Welcome to the evanescent North.
For those unfamiliar with the term, it means soon passing out of sight, memory, or existence; quickly fading or disappearing.
This is effectively what the provincial electoral boundaries commission is doing to us with its recommendations in the final report on redrawing boundaries for the next election.
The commission recommends the North keeps our current six ridings, but also wants to add six in the much more populated southern part of the province, specifically in Burnaby, Langley, Surrey, Vancouver, Langford and central Okanagan. That would increase the size of the provincial legislature to 93 seats.
Keeping the same number of northern ridings and increasing the number of southern ones diminishes our representation in the legislature.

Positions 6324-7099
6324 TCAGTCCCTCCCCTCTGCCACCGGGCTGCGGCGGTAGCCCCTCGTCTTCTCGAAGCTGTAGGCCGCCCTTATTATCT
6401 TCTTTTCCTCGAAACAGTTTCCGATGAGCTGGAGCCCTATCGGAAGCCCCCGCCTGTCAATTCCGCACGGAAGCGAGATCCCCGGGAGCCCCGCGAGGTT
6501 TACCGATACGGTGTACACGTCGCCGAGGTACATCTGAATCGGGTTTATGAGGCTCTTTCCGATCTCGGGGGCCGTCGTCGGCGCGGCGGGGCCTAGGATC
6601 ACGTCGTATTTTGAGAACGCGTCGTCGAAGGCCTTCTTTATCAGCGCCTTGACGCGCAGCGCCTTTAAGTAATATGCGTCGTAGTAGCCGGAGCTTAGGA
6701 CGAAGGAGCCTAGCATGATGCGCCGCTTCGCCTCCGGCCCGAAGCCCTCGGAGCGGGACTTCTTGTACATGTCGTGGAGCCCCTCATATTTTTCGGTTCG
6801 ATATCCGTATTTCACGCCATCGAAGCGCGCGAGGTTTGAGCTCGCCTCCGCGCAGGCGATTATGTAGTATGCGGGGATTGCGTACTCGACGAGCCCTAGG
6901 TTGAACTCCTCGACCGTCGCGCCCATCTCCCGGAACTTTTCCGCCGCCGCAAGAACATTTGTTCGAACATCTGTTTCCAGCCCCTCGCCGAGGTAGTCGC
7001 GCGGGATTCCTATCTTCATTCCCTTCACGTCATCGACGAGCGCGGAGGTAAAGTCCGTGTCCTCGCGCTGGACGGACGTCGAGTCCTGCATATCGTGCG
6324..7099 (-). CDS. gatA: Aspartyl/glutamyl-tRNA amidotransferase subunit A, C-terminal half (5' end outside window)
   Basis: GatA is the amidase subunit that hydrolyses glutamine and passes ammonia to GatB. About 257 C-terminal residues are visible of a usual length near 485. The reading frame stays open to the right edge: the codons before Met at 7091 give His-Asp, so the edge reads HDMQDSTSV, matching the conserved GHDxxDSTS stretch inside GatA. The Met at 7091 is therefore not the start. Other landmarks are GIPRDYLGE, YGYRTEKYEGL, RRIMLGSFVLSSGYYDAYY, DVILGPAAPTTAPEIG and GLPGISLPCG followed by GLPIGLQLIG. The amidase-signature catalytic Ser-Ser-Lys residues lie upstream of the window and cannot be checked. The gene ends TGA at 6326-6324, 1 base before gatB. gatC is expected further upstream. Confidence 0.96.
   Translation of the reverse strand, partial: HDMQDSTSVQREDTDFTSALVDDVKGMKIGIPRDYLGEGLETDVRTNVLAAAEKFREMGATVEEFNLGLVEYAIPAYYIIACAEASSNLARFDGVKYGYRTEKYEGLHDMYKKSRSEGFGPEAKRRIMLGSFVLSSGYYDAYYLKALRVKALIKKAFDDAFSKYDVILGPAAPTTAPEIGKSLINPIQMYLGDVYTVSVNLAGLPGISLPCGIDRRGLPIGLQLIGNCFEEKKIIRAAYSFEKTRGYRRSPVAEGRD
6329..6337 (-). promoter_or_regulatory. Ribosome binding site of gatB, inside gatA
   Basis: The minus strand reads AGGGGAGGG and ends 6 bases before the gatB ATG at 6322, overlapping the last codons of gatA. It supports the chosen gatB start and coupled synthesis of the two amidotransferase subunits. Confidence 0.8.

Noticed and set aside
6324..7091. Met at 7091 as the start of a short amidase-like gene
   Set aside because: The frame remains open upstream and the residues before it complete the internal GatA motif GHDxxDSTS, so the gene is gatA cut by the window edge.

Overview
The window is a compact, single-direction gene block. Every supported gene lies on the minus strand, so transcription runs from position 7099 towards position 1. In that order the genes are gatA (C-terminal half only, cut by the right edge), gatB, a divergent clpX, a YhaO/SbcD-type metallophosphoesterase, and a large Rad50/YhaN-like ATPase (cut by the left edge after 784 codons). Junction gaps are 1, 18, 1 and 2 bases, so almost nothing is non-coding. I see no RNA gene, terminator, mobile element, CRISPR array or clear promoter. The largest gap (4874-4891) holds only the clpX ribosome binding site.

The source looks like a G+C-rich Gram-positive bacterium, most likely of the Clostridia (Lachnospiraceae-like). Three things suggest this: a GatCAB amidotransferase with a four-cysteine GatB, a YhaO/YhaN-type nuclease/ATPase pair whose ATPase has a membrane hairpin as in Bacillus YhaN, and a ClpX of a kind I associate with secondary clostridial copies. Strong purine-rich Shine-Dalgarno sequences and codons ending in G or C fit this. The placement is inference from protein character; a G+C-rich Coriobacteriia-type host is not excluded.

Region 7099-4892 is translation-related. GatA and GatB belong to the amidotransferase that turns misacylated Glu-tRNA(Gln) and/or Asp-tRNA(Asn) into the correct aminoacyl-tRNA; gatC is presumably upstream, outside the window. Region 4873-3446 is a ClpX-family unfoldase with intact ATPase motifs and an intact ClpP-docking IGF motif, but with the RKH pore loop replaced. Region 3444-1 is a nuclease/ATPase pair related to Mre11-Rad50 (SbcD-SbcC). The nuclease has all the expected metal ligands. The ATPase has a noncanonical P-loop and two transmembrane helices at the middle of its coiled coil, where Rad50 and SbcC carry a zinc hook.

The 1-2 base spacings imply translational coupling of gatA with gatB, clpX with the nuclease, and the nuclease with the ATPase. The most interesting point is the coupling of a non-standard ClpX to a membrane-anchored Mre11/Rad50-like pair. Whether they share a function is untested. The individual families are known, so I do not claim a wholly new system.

We acknowledge this is a tricky situation. The intention of the commission is to configure the boundaries so every person’s vote carries the same weight as every other person’s regardless of location.
To do this, boundaries commissions try to keep each riding pretty close to a mean value or “electoral quotient.” For the proposed 93 ridings that quotient is 53,773 people, much greater than any of our northern ridings.
It is a noble principle, but one that does not really work in practice because of other factors, such as population density. The sheer size of northern ridings and the sparsity of residents makes it extremely difficult, if not nearly impossible, to provide effective representation.
That is why legislation allows for variances from the mean of 25 per cent. It also allows for even greater variances for extreme circumstances.
Perhaps it is a little too much to ask to further stretch the variances for our northern ridings even further to improve our representation.
It should not be too much to ask, however, that the government finally do the right thing and give us the revenue-sharing northwestern towns and regional districts have been fighting for and deserve.